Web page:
Dejected Dutch fans after the Euro 2012 soccer championship Group B match between the Netherlands and Denmark in Kharkiv, Ukraine on June 9. The Netherlands lost the match to Denmark 0-1. (Geert Vanden Wijngaert/Associated Press).

And, because I’m also a Dutch fan, here I am sporting my own KNVB jersey on the occassion of Sarah’s birth:

Forensic science is neither

Alright, it’s forensic, but I do like that phrase.  Not much real science involved, though.  The only true science in forensics is DNA and that’s because it was actually invented separately by actual scientists instead of by non-scientists trying to catch bad guys.  Anyway, I recently watched a great Frontline on the topic of just how fallible so much forensic “science” is– even the vaunted fingerprints.  And, if that’s not enough, apparently a few hundred dollars and an open-book on-line test is enough go get you “certified” forensic examiner status to help make yourself an expert witness.  Really pretty disturbing all around.  Pro Publica also has a nice companion site looking at just how easy it is to make yourself a certified forensic examiner.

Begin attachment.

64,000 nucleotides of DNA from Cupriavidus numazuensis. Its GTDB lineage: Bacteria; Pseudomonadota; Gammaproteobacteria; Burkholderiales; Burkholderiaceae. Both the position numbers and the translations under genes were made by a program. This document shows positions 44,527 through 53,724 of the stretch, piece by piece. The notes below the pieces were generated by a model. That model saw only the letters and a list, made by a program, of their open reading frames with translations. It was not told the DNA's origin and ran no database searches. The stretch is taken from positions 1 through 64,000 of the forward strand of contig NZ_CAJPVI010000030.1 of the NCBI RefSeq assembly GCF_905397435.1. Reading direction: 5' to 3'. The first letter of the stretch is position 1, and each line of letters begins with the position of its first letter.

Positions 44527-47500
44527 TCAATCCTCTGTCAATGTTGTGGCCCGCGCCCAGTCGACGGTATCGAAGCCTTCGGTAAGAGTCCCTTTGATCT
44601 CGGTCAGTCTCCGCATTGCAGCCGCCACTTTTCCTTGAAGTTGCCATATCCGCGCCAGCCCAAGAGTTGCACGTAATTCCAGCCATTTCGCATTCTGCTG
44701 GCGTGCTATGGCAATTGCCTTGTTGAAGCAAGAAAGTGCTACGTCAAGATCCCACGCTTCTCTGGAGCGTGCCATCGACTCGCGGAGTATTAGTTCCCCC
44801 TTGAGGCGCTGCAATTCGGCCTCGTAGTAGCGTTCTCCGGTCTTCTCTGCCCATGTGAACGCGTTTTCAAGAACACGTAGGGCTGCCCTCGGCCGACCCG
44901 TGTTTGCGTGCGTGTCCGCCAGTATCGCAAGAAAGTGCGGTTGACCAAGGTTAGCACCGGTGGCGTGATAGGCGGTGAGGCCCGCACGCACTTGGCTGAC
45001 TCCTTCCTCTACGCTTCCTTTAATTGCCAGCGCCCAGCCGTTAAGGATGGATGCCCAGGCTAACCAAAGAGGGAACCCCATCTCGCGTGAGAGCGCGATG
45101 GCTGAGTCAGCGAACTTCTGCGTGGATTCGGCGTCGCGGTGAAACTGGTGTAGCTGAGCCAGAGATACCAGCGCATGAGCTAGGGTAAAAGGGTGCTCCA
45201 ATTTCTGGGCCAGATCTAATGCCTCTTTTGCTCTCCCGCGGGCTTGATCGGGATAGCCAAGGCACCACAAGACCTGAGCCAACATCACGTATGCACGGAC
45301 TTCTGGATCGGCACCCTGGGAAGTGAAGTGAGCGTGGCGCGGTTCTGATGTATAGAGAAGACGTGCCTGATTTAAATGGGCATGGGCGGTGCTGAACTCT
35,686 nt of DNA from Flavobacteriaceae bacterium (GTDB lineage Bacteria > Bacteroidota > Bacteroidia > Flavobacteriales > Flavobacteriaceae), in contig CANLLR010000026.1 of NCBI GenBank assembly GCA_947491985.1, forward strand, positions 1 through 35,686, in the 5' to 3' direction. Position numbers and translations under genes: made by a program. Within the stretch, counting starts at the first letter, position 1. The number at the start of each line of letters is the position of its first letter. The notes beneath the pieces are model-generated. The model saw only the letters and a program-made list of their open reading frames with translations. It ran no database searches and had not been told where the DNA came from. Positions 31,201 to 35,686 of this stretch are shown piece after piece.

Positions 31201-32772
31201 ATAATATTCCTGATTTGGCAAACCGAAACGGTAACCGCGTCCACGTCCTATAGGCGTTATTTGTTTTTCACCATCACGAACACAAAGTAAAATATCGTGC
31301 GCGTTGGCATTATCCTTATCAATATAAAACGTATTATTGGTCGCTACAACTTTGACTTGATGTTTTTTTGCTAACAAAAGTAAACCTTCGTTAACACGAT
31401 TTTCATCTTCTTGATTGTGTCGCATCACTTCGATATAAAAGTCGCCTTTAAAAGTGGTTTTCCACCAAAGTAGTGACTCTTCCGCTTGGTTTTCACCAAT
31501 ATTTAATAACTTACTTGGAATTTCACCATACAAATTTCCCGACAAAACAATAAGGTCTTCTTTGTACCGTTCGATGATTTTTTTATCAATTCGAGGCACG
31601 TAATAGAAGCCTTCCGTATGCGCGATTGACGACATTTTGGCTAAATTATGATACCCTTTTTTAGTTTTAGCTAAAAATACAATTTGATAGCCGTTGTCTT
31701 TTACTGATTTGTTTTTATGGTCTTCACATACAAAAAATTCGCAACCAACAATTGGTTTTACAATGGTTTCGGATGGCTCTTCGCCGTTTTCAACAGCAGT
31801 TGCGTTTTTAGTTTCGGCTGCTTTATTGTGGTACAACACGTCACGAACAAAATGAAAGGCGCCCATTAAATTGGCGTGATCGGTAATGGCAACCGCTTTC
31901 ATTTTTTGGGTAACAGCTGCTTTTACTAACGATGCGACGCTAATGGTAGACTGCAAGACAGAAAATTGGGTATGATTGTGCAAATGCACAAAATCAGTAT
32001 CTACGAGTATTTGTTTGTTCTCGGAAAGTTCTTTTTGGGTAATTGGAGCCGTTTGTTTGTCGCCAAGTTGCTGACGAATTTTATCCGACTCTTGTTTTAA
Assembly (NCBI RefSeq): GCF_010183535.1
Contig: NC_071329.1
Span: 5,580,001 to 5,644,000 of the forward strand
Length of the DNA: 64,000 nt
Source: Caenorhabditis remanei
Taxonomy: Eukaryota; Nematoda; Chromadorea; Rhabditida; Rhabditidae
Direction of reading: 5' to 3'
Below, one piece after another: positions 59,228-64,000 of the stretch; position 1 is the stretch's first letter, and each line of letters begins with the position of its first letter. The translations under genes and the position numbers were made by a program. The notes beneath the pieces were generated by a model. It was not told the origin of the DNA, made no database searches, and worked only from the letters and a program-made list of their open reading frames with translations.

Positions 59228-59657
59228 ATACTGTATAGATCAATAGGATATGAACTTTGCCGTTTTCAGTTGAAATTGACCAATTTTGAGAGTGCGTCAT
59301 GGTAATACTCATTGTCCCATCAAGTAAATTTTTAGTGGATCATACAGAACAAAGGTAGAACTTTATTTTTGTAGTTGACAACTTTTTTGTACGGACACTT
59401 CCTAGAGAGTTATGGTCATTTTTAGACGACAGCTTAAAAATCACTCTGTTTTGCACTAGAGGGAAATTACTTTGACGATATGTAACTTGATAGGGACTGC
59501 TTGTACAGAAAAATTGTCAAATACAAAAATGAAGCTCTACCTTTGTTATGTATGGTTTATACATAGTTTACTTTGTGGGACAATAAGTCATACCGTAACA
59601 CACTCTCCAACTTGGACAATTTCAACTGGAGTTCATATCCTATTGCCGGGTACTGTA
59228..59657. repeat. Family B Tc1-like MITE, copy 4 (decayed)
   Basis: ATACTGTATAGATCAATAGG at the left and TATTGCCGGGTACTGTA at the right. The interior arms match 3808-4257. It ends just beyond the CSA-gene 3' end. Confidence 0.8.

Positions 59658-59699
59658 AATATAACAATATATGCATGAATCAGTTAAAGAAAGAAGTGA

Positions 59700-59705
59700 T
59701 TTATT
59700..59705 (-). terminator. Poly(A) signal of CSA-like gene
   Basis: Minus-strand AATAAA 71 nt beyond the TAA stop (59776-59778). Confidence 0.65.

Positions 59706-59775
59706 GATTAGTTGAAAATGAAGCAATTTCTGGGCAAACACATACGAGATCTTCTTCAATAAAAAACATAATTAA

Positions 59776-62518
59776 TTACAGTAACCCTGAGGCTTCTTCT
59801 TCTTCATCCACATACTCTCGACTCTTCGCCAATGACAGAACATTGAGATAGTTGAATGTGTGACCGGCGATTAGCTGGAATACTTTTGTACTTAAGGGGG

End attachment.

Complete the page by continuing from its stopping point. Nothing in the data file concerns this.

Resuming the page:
On a related note, one of the not-very-real forensic sciences out there is ballistics.  Does not work nearly as well as people think.  You know what actually would?  Laser micro-stamping on shell casings.

Identifying the firearm used in a crime is one of the biggest challenges for criminal investigators. But what if a shell casing picked up at a murder scene could immediately be tracked to the gun that fired it